99. 99. Effects of roaming on DataFlow:
  100. 100. Layer 3 Roaming:
  101. 101. Mobile IP to the rescue:  Mobile node (MN)—The MN is the roaming station.  Home agent (HA)—The HA exists on routers or Layer 3 switches and ensures that a roaming MN receives its IP packets.Foreign agent (FA)—The FA exists on router or Layer 3 switches and aids the MN notifying the HA of the new MN location by receiving packets from the HA destined for the MN.  Care-of address (CoA)—The CoA is a locally attached router that receives packets sent by the HA, destined for the MN. Co-located care-of address (CCoA)—A CoA that exists on the mobile node itself.
  102. 102. Steps in Layer 3 Roaming: A station is on its home subnet if the stations IP address belongs to the subnet of the HA. As the MN roams to a foreign subnet, the MN detects the presence of the FA and registers with the FA or with the MN CCoA. The FA or MN CCoA communicates with the HA and establishes a tunnel between the HA and a CoA for the MN.
  103. 103.  Packets destined to the MN are sent to the HA (via normal IP routing. The HA forwards the packets via the tunnel to the MN. Any packets the MN transmits are sent via the FA as if the MN were local on the subnet. (A "reverse tunnel" mode is available when the edge routers use ingress packet filtering.)
  104. 104. Effect on data flow in L3roaming:
  105. 105. Overview of Mobile IP inWLAN:  Agent discovery:  Uses IRDP (ICMP+router discovery Protocol) Multicast/Broadcast  The agent advertisement contains two fields that allow the MN to determine whether it has roamed to a new subnet:  The lifetime field from the agent advertisement  The prefix-length extension
  106. 106.  Upon determining it is on a foreign subnet, the MN gleans the CoA from the agent advertisement. The CoA can take two forms: The address of the FA. CCoA (Note that the CCoA is not advertised by the FA, but it is probably acquired by the MN as a Dynamic Host Configuration Protocol [DHCP] option.)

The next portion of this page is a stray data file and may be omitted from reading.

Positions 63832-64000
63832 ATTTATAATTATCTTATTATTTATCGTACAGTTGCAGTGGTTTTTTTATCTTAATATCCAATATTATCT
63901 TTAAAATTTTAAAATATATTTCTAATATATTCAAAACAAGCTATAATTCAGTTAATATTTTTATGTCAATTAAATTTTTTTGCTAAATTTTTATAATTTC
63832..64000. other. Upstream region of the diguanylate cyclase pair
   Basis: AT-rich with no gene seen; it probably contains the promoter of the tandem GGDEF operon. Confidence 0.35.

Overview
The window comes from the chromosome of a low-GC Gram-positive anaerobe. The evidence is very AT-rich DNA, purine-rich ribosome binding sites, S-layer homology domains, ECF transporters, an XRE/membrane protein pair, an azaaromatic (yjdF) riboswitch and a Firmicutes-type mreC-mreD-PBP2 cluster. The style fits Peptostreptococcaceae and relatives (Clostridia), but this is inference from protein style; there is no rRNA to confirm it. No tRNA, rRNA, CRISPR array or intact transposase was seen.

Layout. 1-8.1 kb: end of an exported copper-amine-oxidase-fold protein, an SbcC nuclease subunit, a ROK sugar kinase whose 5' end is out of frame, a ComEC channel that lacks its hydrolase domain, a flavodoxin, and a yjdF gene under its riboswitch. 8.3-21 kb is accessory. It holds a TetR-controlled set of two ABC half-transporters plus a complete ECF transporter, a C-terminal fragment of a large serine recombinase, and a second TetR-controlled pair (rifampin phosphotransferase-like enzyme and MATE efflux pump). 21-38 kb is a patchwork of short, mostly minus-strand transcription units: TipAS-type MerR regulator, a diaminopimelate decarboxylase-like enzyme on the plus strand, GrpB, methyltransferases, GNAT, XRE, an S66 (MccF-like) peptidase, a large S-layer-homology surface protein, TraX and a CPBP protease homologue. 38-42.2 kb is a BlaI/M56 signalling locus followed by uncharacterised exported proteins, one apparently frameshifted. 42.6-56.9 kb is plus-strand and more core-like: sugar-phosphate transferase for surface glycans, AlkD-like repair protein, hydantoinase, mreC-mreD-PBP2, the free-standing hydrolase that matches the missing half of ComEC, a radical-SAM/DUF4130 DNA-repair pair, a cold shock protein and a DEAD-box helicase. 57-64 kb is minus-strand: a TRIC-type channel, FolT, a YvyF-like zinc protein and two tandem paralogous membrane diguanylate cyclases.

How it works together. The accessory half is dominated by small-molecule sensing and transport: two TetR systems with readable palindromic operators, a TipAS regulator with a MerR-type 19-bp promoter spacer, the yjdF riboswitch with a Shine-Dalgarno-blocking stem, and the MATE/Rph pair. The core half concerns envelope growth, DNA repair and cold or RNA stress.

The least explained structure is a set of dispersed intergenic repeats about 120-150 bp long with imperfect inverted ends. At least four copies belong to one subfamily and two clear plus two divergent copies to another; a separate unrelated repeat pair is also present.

107. 107. MN Registration Process:  The MN sends a registration request to the FA. If the MN has a CCoA, this step is skipped.  The FA processes the registration request and forwards the request to the HA.  The HA accepts or declines the registration and sends a registration reply to the FA.  The FA processes the registration reply and relays it to the MN.
  108. 108. Understanding 802.11e- QoS
  109. 109. 802.11e:  HCF: Hybrid of DCF & PCF  NO ACK  BLOCK ACK  TX OP
  110. 110. EDCA:  EDCA contention access is an extension of the legacy CSMA/CA DCF mechanism to include priorities
  111. 111. EDCA (Contd..):  After resolving internal and external collisions an STA is given a TXOP.  If the frame exchange sequence has been completed, and there is still time remaining in the TXOP, the QSTA can may extend the frame exchange sequence by transmitting another frame in the same access category. The QSTA must ensure that the transmitted frame and any necessary acknowledgement can fit into the time remaining in the TXOP.
  112. 112. EDCA Admission control:  A station specifies its traffic flow requirements (data rate, delay bounds, packet size, and others) and requests the QAP to create a TSPEC by sending the ADDTS (add TSPEC) management action frame  The QAP calculates the existing load based on the current set of issued TSPECs
  113. 113.  If the TSPEC is denied, the high priority access category inside the QSTA is not permitted to use the high priority access parameters, but it must use lower priority parameters instead. Admission control is not intended to be used for the "best effort" and "background" traffic classes
  114. 114. HCCA:  The HCF controlled channel access (HCCA) mechanism uses a hybrid coordinator (HC) to centrally manage medium access. The intent of HCCA is to increase efficiency by reducing the contention on the medium.  Delay for HC will be the least  HC control Admission control using TSPEC and grants the TXOP
  115. 115. Optional 802.11e features:  Contention-free bursts, -When time remains in a given TXOP -To save 11g from 11b clients by TXOP(g)=1 frame length of 11b  Block acknowledgements,  Direct link protocol,  Active power mode save delivery -Automatic Schedule in terms of beacon periods -APSD operation is invoked by a station by establishing a TSPEC with the APSD flag set.
  116. 116. Block acknowledgements: Immediate BLOCK ACK Delayed BLOCK ACK
  117. 117. Direct Link protocol:
  118. 118. My method is to take the utmosttrouble to find the right thing to say, and then to say it with the utmost levity. . George Bernard Shaw, "Answers to Nine Questions" Irish dramatist & socialist (1856 - 1950)